School-based dental sealant programs have been implemented successfully around the country in response to children's and adolescents' need for protection against pit-and-fissure dental caries. With the help of this manual, it is our hope that others will launch similar programs to help children and adolescents from vulnerable populations enjoy the best possible oral health, and, in turn, the best possible quality of life.

References

  1. U.S. Department of Health and Human Services. 2000. Oral Health in America: A Report of the Surgeon General. Rockville, MD: National Institute of Dental and Craniofacial Research. http://www.nidcr.nih.gov/DataStatistics/SurgeonGeneral/.
  2. Kaste LM, Selwitz RH, Oldakowski RJ, Brunelle JA, Winn DM, Brown LJ. 1996. Coronal caries in the primary and permanent dentition of children and adolescents 1-17 years of age: United States, 1988-1991. Journal of Dental Research 75(Special Issue):631-641. http://www.ncbi.nlm.nih.gov/pubmed/8594087.
  3. Macek MD, Beltran-Aguilar ED, Lockwood SA, Malvitz DM. 2003. Updated comparison of the caries susceptibility of various morphological types of permanent teeth. Journal of Public Health Dentistry 63(3):174-182. http://www.ncbi.nlm.nih.gov/pubmed/12962471.
  4. Truman BI, Gooch BF, Sulemana I, Gift HG, Horowitz AM, Evans CA, Griffin SO, Carande-Kulis VG. 2005. Oral Health. In Task Force on Community Preventive Services, with Zaza S, Briss PA, Harris KW, eds., The Guide to Community Preventive Services: What Works to Promote Health? (pp. 304-328). New York, NY: Oxford University Press. http://www.thecommunityguide.org/oral.
  5. Dye BA, Thorton-Evans G. 2010. Trends in oral health by poverty statues as measured by Healthy People 2010 Objectives. Public Health Reports 125(6):817–830. http://www.ncbi.nlm.nih.gov/pubmed/21121227.
  6. Office of Disease Prevention and Health Promotion. 2010. Healthy People 2020. Rockville, MD: Office of Disease Prevention and Health Promotion. http://www.healthypeople.gov.
  7. Health Resources and Services Administration, Maternal and Child Health Bureau. Search TVIS. National Performance Measures. http://mchb.hrsa.gov/training/performance_measures.asp.
  8. Dorantes C, Childers NK, Makhija SK, Elliott R, Chafin T, Dasanayake AP. 2005. Assessment of retention rates and clinical benefits of a community sealant program. Pediatric Dentistry 27(3):212-216. http://www.ncbi.nlm.nih.gov/pubmed/16173225.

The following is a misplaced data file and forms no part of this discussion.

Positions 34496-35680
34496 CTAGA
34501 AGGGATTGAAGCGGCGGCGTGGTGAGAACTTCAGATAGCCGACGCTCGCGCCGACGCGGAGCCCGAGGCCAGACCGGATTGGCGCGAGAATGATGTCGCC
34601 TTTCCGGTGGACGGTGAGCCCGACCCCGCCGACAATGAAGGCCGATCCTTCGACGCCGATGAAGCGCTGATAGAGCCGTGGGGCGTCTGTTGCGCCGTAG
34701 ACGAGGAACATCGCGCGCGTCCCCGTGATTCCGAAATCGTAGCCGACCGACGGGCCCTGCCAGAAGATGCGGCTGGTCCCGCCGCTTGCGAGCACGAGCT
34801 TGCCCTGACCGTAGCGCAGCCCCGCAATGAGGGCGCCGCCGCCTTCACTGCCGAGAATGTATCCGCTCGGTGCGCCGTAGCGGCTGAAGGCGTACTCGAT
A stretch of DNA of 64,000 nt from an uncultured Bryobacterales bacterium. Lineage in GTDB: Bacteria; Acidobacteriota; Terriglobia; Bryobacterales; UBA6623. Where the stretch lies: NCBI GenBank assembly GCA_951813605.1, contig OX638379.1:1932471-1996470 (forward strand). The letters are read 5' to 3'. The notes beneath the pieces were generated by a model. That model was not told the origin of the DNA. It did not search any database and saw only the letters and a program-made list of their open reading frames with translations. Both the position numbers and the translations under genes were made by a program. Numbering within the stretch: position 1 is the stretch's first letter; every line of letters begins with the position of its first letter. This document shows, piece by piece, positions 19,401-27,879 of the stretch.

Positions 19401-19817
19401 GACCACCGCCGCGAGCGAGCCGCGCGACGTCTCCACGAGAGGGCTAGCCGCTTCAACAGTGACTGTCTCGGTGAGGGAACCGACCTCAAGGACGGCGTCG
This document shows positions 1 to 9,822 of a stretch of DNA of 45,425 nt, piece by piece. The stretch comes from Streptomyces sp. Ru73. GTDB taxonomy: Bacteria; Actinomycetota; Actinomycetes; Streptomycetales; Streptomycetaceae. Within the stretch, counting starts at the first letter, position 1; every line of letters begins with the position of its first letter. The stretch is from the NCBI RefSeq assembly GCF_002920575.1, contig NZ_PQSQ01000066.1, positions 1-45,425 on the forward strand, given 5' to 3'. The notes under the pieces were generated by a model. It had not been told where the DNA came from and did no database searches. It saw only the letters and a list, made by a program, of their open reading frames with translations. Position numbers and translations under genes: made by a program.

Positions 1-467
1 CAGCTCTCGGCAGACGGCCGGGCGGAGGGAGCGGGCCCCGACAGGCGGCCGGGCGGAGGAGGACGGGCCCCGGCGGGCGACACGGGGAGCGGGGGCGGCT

9. Centers for Disease Control and Prevention. 2001. Impact of targeted, school-based dental sealant programs in reducing racial and economic disparities in sealant prevalence among schoolchildren—Ohio, 1998–1999. Morbidity and Mortality Weekly Report 50(34):736-738. http://www.cdc.gov/mmwr/preview/mmwrhtml/mm5034a2.htm.
  10. Gooch BF, Griffin SO, Gray SK, Kohn WG, Rozier RG, Siegal M, Fontana M, Brunson D, Carter N, Curtis DK, Donly KJ, Haering H, Hill LF, Hinson HP, Kumar J, Lampiris L, Mallatt M, Meyer DM, Miller WR, Sanzi-Schaedel SM, Simonsen R, Truman BI, Zero DT; Centers for Disease Control and Prevention. 2009. Preventing dental caries through school-based sealant programs: Updated recommendations and reviews of evidence. Journal of the American Dental Association 140(11):1356–1365. http://jada.ada.org/content/140/11/1356.full.
  11. Centers for Disease Control and Prevention, National Center for Chronic Disease and Health Promotion. Oral Health Resources. Synopses of State and Territorial Dental Public Health Programs: Trends. http://apps.nccd.cdc.gov/synopses/NatTrendTableV.asp.
  12. Zimmerman B. 2006. Improving the Oral Health of School-Aged Children: Strengthening School-Based Dental Sealant Program Linkages with Medicaid/SCHIP and Dental Homes. Washington, DC: Health Systems Research. http://www.mchoralhealth.org/PDFs/SealantsMedicaidDentalHome.pdf.
  13. Beauchamp J, Caufield PW, Crall JP, Donly K, Feigal R, Gooch BF, Ismail A, Kohn W, Siegal M, Simonsen R; American Dental Association Council on Scientific Affairs. 2008. Evidence-based clinical recommendations for the use of pit-and-fissure sealants: A report of the American Dental Association Council on Scientific Affairs. Journal of the American Dental Association. 139(3):257–268. http://jada.ada.org/content/139/3/257.full.